Feed Resources for Animals in Asia: Issues, Strategies for Use, Intensification and Integration for Increased Productivity

  • Devendra, C. (Consulting Tropical Animal Production Systems) ;
  • Leng, R.A. (University of New England)
  • Published : 2011.03.01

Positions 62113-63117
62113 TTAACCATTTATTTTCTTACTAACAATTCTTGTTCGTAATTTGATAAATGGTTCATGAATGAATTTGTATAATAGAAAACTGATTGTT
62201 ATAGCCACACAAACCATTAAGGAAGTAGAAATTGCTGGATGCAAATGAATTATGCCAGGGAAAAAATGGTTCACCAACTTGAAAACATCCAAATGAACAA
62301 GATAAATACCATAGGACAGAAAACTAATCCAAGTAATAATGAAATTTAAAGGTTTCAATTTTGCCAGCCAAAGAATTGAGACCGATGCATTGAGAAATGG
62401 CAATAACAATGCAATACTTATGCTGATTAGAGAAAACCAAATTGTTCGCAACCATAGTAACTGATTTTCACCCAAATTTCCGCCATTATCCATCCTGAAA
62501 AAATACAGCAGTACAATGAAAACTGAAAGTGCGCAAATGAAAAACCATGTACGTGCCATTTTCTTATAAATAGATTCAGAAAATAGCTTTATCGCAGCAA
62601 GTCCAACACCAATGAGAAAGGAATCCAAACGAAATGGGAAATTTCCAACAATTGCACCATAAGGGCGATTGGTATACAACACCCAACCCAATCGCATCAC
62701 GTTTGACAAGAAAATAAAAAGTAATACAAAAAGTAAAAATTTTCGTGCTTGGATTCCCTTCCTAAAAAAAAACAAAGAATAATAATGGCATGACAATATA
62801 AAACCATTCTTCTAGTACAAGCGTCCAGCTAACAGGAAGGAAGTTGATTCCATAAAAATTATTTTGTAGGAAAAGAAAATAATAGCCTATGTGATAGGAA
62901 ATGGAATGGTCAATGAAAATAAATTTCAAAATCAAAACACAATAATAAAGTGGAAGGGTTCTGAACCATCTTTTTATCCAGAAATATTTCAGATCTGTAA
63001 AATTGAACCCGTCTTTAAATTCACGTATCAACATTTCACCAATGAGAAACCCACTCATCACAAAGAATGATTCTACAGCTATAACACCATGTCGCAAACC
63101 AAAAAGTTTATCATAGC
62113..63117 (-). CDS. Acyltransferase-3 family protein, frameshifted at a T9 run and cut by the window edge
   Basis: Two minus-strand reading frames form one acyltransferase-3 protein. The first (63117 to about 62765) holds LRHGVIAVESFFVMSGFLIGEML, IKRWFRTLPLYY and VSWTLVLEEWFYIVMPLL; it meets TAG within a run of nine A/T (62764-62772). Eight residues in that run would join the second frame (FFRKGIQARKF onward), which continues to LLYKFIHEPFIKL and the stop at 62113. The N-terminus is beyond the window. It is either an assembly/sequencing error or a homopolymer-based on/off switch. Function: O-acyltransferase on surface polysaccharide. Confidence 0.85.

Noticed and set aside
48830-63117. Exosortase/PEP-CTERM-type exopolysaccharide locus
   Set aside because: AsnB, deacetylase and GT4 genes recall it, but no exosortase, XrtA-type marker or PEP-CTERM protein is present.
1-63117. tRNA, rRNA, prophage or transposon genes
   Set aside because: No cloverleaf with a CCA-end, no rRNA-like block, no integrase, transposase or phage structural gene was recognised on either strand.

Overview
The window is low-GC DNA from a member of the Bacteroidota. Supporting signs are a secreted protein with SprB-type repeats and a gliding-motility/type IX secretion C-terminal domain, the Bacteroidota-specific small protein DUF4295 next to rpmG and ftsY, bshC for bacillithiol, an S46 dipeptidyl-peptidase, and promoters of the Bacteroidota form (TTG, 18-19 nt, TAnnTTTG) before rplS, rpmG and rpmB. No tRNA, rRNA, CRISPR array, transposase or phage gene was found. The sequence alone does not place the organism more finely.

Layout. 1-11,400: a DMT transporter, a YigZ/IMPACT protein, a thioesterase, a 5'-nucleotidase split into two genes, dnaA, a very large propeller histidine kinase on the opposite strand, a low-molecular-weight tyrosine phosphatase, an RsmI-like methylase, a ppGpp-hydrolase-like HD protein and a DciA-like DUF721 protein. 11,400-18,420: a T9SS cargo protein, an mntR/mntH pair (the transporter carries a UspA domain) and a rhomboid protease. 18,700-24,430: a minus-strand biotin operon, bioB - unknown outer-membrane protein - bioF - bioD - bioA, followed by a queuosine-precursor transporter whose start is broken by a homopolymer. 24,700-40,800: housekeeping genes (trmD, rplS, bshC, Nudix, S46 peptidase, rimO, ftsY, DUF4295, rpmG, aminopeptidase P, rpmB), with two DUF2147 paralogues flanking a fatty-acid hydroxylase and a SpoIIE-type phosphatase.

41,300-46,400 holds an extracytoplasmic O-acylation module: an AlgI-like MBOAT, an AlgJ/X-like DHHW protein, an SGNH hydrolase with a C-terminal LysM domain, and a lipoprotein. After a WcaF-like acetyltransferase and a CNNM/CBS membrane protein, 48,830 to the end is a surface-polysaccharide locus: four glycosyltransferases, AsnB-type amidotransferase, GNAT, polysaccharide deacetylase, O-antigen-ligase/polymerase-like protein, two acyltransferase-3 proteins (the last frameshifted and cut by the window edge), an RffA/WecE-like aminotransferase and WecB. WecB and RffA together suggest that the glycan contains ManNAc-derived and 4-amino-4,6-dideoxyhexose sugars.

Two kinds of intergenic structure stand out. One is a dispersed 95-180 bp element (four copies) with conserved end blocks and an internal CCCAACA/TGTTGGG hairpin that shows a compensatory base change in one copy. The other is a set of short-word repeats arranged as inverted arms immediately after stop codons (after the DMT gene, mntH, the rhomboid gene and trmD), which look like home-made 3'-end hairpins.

The availability and efficient use of the feed resources in Asia are the primary drivers of performance to maximise productivity from animals. Feed security is fundamental to the management, extent of use, conservation and intensification for productivity enhancement. The awesome reality is that current supplies of animal proteins are inadequate to meet human requirements in the face of rapidly depleting resources: arable land, water, fossil fuels, nitrogenous and other fertilisers, and decreased supplies of cereal grains. The contribution of the ruminant sector lags well behind that of non-ruminant pigs and poultry. It is compelling therefore to shift priority for the development of ruminants (buffaloes, cattle, goats and sheep) in key agro-ecological zones (AEZs), making intensive use of the available biomass from the forage resources, crop residues, agro-industrial by-products (AIBP) and other non-conventional feed resources (NCFR). Definitions are given of successful and failed projects on feed resource use. These were used to analyse 12 case studies, which indicated the value of strong participatory efforts with farmers, empowerment, and the benefits from animals of productivity-enhancing technologies and integrated natural resource management (NRM). However, wider replication and scaling up were inadequate in project formulation, including systems methodologies that promoted technology adoption. There was overwhelming emphasis on component technology applications that were duplicated across countries, often wasteful, the results and relevance of which were not clear. Technology delivery via the traditional model of research-extension linkage was also inadequate, and needs to be expanded to participatory research-extension-farmer linkages to accelerate diffusion of technologies, wider adoption and impacts. Other major limitations concerned with feed resource use are failure to view this issue from a farming systems perspective, strong disciplinary bias, and poor links to real farm situations. It is suggested that improved efficiency in feed resource use and increased productivity from animals in the future needs to be cognisant of nine strategies. These include priorities for feed resource use; promoting intensive use of crop residues; intensification of integrated ruminant-oil palm systems and use of oil palm by-products; priority for urgent, wider technology application, adoption and scaling up; rigorous application of systems methodologies; development of adaptation and mitigation options for the effects of climate change on feed resources; strengthening research-extension-farmer linkages; development of year round feeding systems; and striving for sustainability of integrated farming systems. These strategies together form the challenges for the future.


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